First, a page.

Picasso's Demoiselles: The Untold Origins of a Modern Masterpiece
“Picasso's Demoiselles is a thoughtful, meticulously researched investigation into the artist’s extensive creative process.”
One thing Pablo Picasso (1881–1973) did very well over the course of his abundant artistic career was to create mystery by leaving a puzzling trail of bread crumb clues. It’s as if he knew that curious people like Blier would be compelled to sleuth around, gathering them up bit by bit a century later, and he wanted to give them something juicy to discover. One thing Blier did very well was to collect this splattering of crumbs and present her findings in a very academic manner.
All of the clues of interest surround one painting from 1907, Les Demoiselles d’Avignon. With its large 8 x 7.8 foot dimensions, its impressive aggressiveness, and its storied response of rejection, the viewer is justified in asking, like one would with almost any Picasso painting, “What the heck was he thinking?” Professor of Fine Arts and of African and African American Studies at Harvard University, Blier chose to ask the same question. Which must have opened up a deep and wriggly can, no cauldron, of worms so intriguing, so tantalizing, she could not ignore them.
With her expertise in African art, Blier saw herself positioned in such a way as to make a legitimate statement on this painting and take a stab at offering up an answer as to what Picasso was actually thinking. There is, quite frankly, no easy answer. Instead, as any good art history professor must admit, there is a combination of answers depending on the angle of inquiry.
That question could be broken out much further into dozens of more specific lines: What was Picasso thinking . . . about women? What was Picasso thinking . . . about the origins of art and art history? What was he thinking about French colonialism? What about his views on his rival Matisse and the other avant-garde artists? What about current cultural and political events? What about his sense of humor, where does that play in? What was he afraid of, striving for, communicating, etc.
It is in addressing all of these dimensions that Blier translates for us what Picasso has each of these five demoiselles saying. What they say and how they say it changed the world of painting. These ladies come together with deliberate intention and seem almost incredulous and disgusted that we cannot immediately understand them (of course they are, they were Parisians after all).
As it stands, “the canvas follows multiple paths toward signification. It transports complex, sometimes competing and contradictory messages that individually and together enrich the canvas in important and unexpected ways.” Blier titles the result Picasso’s creative nexus. He hit upon hot topics, controversial then and cringe-worthy today. Picasso took his liking for multivalent plays on words and extended it into his Les Demoiselles. He mingled idea upon idea within a painting that makes a statement about them all. This is the very culmination of his thoughts and he pulls off the apex achievement of his particular artistic and philosophical talents.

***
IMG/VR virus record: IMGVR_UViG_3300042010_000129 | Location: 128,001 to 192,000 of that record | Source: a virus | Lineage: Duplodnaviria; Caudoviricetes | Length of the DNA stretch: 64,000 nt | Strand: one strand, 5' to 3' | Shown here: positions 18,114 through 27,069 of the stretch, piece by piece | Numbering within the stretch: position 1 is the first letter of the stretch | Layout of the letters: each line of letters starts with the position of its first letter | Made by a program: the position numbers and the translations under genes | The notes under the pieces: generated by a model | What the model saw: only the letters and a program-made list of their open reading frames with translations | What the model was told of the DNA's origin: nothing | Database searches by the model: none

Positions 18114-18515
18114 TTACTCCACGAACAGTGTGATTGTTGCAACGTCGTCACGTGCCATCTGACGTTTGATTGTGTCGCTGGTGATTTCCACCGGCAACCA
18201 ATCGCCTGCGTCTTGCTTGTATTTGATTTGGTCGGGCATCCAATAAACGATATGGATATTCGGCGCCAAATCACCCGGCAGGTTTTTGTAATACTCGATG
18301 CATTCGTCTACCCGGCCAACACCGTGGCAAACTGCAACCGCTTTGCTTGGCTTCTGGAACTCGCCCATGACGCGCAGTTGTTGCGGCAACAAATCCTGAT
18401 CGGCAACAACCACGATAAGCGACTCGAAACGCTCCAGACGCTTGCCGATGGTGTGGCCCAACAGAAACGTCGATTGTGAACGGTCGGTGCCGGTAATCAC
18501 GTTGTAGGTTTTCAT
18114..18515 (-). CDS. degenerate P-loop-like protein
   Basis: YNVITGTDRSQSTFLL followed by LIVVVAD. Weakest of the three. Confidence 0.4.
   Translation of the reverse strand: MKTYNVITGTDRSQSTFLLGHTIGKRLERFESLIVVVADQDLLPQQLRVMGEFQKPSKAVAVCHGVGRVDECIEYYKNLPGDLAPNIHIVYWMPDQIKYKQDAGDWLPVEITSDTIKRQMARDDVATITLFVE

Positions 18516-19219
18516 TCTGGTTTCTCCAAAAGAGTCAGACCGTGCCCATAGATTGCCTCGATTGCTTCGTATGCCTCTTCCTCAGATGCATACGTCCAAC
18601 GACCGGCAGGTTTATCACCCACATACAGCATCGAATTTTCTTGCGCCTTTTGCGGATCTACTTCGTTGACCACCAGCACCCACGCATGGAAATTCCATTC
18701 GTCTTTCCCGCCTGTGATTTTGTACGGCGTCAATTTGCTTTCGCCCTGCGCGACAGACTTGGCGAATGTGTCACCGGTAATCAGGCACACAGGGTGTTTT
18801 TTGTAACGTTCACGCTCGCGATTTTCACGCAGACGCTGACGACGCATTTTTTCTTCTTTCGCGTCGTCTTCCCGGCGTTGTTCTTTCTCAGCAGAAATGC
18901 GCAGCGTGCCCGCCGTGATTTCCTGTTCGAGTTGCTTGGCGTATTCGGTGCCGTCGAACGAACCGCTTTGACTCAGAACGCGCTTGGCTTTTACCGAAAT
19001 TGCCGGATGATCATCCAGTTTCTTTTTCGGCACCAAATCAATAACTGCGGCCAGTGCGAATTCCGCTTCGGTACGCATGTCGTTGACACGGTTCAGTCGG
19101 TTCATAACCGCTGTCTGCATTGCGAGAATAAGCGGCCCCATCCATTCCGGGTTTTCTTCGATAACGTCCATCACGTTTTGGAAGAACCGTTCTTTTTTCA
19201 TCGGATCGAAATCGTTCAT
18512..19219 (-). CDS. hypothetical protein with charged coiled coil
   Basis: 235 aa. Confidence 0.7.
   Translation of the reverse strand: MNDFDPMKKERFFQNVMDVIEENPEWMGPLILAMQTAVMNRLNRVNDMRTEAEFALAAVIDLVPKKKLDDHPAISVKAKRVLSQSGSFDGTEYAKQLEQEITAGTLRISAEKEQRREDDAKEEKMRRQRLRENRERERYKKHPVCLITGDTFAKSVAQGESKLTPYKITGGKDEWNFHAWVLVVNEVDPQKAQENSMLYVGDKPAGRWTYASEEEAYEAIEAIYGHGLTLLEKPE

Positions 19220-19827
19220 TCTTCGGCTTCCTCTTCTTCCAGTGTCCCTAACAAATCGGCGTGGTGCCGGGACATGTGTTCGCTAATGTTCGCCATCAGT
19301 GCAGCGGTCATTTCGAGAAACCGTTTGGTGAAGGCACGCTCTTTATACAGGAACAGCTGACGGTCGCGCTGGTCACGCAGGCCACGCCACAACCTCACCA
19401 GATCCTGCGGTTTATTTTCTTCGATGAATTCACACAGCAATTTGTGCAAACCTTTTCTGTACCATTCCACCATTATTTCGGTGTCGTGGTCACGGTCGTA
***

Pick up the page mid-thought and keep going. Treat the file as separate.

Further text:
But Picasso did not really pull it off, at least not immediately. At the time, in 1907, it was more of a much-ado-about-nothing, and the canvas sat rolled up in his studio, severely misunderstood. It was not exhibited until 1916. The Museum of Modern Art did not acquire it until 1939. This lifecycle seems fitting for all of the great works of art, initially ridiculed mercilessly into ostracization only to make the critics eat their words when they are catapulted into fame and marked as pivotal, seminal works of genius.
In working along through the chapters it is obvious that Blier’s voice is that of an academic, writing for other academics. If it weren’t for the mesmerizing challenge set before us of comprehending Picasso and his mysterious creation, Blier’s style would be dense and slow-going, at times redundant as she tries to make sure we are still following her line of reasoning. She dutifully follows the predictable perfect paragraph format. For readers interested in the main ideas, the final chapter is all that is needed. For those wanting evidence, each chapter digs and digs and digs, becoming more of a defensive battle to prove her case as if she had a reputation and a tenure to defend as well as the claims about the painting.
With so much impressive scholarship packed in, one less than impressive letdown is the decision to use black and white images. Blier makes multiple references to the importance of color, and details again and again its usage, yet the impact is lost on the poor image quality of the black and white reproductions. With over 300 images included, this is definitely detracting from the efficacy of her arguments. She acknowledges this downside and encourages the reader to find the images on the Internet, but with so much flipping around from page to page already underway, a trip to the computer disrupts the flow and feels removed and unprofessional.
What is most welcomed about Blier’s discussion is that she does not harp on feminist or misogynist theories. She considers them simply as one of many competing attributes. Priority is given instead to Picasso’s interest in African roots and existential philosophical debates. Of course, in the end, it is Picasso’s unparalleled instinct to innovate that wins us over. Picasso's Demoiselles is a thoughtful, meticulously researched investigation into the artist’s extensive creative process.